Allen Leech makes the move from Downton to Tinseltown

The smash success of Downtown Abbey has made Allen Leech a household face, if not quite a name to remember yet. Now, with a scene-stealing role in new Irish horror film In Fear, the Killiney-born actor’s career is definitely looking up

Fri, Nov 15, 2013, 00:00

Why has it taken so long for Allen Leech to become a household name? It is a blasted outrage. Those bally blackguards in the media should be horsewhipped (to use the language of his most-watched vehicle).

Now a fresh-faced 32, Leech has bounced around film and TV for more than a decade. In 2003 he secured a leading role in David Gleeson’s likable dramedy Cowboys & Angels. A year later, he starred in the domestic hit Man About Dog. Aside from having a good-looking mush on his shoulders, Leech has the sort of positive personality that tends to appeal to casting directors.

Sure enough, he worked reasonably steadily: roles in Rome and The Tudors; sound indie pictures such as Rewind. But it took the unstoppable Downton Abbey to make our Allen a velvet-robe celebrity. As Tom Branson, the dishy Irish chauffeur who marries into the “upstairs” family, Leech sets a million hearts aflutter every Sunday evening.

“It’s really only in the last couple of months that I’ve noticed the Downton thing taking off,” he says in his sparkly way. “Generally people leave me alone. You just see the odd one take out their phone and take a picture. It’s a bit random when you start getting iPhones stuck in your face.”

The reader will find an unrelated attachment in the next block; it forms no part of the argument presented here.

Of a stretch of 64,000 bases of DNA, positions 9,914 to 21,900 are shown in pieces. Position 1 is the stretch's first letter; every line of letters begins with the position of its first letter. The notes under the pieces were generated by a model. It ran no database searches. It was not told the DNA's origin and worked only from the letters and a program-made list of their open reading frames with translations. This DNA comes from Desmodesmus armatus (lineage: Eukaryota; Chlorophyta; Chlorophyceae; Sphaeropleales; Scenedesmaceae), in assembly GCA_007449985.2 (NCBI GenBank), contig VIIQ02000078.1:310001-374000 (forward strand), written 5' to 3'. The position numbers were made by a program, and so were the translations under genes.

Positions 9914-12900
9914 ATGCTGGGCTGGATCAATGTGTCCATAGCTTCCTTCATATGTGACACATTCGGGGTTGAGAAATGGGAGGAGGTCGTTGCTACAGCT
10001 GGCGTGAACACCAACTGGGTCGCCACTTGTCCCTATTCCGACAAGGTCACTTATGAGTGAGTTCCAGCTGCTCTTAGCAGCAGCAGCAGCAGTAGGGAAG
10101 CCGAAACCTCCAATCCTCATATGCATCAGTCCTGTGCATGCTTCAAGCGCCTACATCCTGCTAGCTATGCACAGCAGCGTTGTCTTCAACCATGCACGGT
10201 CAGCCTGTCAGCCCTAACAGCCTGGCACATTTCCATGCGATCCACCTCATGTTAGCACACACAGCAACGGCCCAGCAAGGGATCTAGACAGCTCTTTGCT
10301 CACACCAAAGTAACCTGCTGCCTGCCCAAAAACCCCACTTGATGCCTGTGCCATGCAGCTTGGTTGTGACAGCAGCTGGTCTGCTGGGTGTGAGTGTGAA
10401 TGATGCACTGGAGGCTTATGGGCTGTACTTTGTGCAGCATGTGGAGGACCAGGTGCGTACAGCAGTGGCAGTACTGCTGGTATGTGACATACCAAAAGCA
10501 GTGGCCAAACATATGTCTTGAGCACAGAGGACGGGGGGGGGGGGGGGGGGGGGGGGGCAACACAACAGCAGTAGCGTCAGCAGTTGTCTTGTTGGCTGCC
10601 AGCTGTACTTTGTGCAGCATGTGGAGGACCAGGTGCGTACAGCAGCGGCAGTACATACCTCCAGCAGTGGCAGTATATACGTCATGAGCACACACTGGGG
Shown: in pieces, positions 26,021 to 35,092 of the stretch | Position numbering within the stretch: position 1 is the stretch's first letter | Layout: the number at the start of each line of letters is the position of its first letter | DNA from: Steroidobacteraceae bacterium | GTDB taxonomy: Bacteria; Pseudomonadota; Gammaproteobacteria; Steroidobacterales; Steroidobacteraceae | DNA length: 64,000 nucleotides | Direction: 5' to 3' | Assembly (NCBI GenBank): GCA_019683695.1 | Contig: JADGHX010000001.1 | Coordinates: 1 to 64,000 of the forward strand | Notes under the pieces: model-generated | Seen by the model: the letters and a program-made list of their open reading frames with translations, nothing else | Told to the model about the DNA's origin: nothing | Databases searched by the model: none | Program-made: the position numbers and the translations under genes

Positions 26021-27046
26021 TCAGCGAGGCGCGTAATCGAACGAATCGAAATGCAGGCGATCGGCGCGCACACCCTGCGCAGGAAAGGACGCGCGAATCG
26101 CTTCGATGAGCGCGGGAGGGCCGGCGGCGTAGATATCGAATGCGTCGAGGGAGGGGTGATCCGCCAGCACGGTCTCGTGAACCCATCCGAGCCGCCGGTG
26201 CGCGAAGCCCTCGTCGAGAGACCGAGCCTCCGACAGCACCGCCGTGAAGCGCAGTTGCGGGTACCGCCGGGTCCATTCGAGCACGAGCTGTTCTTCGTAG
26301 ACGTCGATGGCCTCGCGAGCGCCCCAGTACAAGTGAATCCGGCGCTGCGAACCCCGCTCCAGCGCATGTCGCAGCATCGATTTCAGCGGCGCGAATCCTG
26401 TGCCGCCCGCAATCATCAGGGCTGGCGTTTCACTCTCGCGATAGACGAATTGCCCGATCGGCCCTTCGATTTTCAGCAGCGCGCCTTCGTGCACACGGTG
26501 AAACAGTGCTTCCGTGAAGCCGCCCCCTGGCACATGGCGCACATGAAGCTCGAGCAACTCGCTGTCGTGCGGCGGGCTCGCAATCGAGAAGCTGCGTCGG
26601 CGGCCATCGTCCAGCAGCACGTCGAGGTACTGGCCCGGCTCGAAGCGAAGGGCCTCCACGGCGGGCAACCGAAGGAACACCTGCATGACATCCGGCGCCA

His current visibility proves useful for the makers of a nifty new horror film called In Fear. It’s an intriguing beast. Following a young couple as they encounter violence and mayhem down remote Irish lanes, the picture was largely devised through improvisation. Only Leech – who plays the villain – was appraised as to the details of the plot.

“It’s the most interesting thing I’ve ever done,” he says. “They’d rehearse in the morning. And I would come in during the afternoon. What was genuinely fascinating was how people changed in those circumstances. There was almost a physical aspect to the paranoia.”

The rehearsal structure must have put Leech in a peculiar position. The other two actors were swimming in uncertainty while he savoured all the scary twists.

“Information was power,” he laughs. “And I had the most power on set among the three of us. We were constantly playing the game – off-screen and on. It is definitely the most malevolent character I’ve ever played. And that was great fun too. It’s not often you get to play with something that’s so different from what people know you from.”

Leech gives good interview. Indeed, he’s such an accomplished chat-machine one suspects that, if he ever tires of acting, he could take up some class of TV presentation. In short, he’s a natural. Yet it doesn’t seem to run in the family. His dad was in computing and most of the surrounding clan had equally grown-up jobs.

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